Alas, another school shooting has prompted predictable vitriol debate on the subject of gun control. The extremes seem to range from, “Get rid of every single gun ever made,” to “If I want a Sherman tank in my front yard, I have the right to have one.” Fortunately, there does seem to be at least one bone of contention on which pretty much everyone can agree. The idea of a more strenuous background check on anyone wishing to purchase any firearm seems to be safe common ground. Not much else, apparently, but it’s a start.

Pursuant to that thought, I saw posted on a social media site this week the suggestion that We the People not just promote the more rigorous background check idea with those wishing to purchase guns, but extend it to anyone wishing to run for public office as well. Even in this age of investigative journalism (meaning who can find the most dirt), the author of the proposal seems to think vetting to the nth degree might help voters decide just who is and, more importantly, who isn’t fit to be elected to any position of authority, from local school board to president of the country.

While the idea is a good one, unfortunately there weren’t a whole lot of suggestions included in the posting as to what kind of “test” candidates should be subjected. It was more of a “something must be done” declaration than an offering of helpful suggestions. Making a statement is the easy part. But coming up with answers palatable to the majority? As usual, one William Shakespeare put it quite succinctly: “Ay, there’s the rub.”

In the interest of public safety, I’ve developed a few questions that perhaps all who seek public office should have to answer before putting forth their names for inclusion on a ballot.

#1: Are you now or have you ever been a partial or total blithering idiot in the eyes of anyone other than your family or closest friends? Please explain your answer.

This question could encompass virtually anything that has happened throughout one’s lifetime. It could cover things such as a little too much eggnog at an office Christmas party one year. Maybe a “shrewd” investment in a sure-fire email pitch from a Nigerian prince. Or saying something such as, “You know, I’m not sure that Hitler was such a bad guy after all.” Context would undoubtedly be key in one’s reply.

#2: Have you ever begun answering a yes or no question with the phrase, “I’m glad you asked me that,” and then proceeded to talk about something totally unrelated to the initial query, never at any point in time circling back to provide a direct reply?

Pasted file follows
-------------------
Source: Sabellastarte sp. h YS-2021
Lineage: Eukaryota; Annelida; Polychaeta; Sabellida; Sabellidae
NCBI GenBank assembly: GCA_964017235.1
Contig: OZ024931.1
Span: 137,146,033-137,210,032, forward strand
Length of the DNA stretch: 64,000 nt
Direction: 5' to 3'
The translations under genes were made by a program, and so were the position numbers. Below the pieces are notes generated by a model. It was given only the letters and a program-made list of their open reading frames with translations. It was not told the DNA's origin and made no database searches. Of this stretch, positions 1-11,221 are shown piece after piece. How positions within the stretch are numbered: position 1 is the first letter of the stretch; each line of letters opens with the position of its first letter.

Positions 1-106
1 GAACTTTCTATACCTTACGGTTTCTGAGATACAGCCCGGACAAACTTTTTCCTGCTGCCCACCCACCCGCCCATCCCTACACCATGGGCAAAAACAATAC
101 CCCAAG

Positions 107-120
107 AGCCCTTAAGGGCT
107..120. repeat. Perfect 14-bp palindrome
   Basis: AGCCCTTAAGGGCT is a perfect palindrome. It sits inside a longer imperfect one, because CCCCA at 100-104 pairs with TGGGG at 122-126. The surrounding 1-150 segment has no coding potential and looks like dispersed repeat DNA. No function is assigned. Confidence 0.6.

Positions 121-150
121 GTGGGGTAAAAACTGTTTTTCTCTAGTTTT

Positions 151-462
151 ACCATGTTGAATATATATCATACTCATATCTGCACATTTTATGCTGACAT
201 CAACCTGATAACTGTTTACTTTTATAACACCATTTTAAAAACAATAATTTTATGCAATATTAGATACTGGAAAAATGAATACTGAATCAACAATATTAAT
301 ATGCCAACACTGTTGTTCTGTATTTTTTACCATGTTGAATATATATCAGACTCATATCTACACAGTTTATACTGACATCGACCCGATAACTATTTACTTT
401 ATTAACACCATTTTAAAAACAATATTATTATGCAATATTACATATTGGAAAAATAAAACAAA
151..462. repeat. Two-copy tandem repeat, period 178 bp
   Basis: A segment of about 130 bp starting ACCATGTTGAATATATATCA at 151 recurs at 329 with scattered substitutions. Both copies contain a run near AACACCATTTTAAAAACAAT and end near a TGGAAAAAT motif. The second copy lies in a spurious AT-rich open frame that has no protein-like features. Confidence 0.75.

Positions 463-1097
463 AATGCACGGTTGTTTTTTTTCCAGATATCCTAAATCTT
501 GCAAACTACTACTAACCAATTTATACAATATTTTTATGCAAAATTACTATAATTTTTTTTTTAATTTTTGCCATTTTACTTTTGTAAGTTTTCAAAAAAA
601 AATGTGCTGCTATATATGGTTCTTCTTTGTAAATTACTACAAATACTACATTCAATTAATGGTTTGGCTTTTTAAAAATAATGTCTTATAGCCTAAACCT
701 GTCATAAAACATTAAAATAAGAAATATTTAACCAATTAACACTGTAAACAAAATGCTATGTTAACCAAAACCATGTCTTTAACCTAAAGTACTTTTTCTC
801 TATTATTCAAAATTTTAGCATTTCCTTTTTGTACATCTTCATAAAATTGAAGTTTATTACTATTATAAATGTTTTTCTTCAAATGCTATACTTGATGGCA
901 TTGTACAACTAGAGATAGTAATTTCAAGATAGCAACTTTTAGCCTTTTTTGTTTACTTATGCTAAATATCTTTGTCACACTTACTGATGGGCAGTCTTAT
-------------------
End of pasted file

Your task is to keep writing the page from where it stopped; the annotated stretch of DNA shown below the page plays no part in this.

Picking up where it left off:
It’s okay to expand on an answer, but it often seems those running for office are incapable of giving a straight out opinion on anything. Fear of offending any one voter (or donor) seems to outweigh directness. If you’re for something, say so. If you’re agin’ it, say that too.

#3: Had he known you, would Billy Graham have vouched for your good moral character?

“America’s Pastor,” as he was dubbed by many after his passing, was long considered a bastion of high ethical standards and righteous behavior. If any candidate could truly say he or she would have been in good standing with the man from Montreat, it may have allayed the fears of many as to fitness for office. (On a side note, if the Reverend could not have vouched for a person’s good moral character, then he undoubtedly would have taken the opportunity to spread the Message to the responder.)

#4: Other than the video of you dancing at your cousin’s wedding, are there any other embarrassing/harmful ones existing that might surface at a particularly inopportune time?

Better to get that Mardi Gras experience out in the open early. Just like stupidity, pictures and postings are pretty much forever. (Google Calvin Coolidge and his Indian chief’s headdress.)

Now, questioning of this nature can be a two-edged sword. If anyone did actually admit to questions 1, 2, and 4, you might assume he or she should be immediately disqualified for any responsible public office. (A Yes on question 3 would obviously be a good thing.) On the other hand, if a candidate came right out and admitted an indiscretion, at least the admission was honest and straightforward, thus revealing two traits not always found in politicians. What would be really interesting to see is if anyone would actually attempt to run for office. At the very least, background checks and subsequent reports would tend to liven up even the dullest of campaigns.

©MMXVIII. William J. Lewis, III – Freelance Writer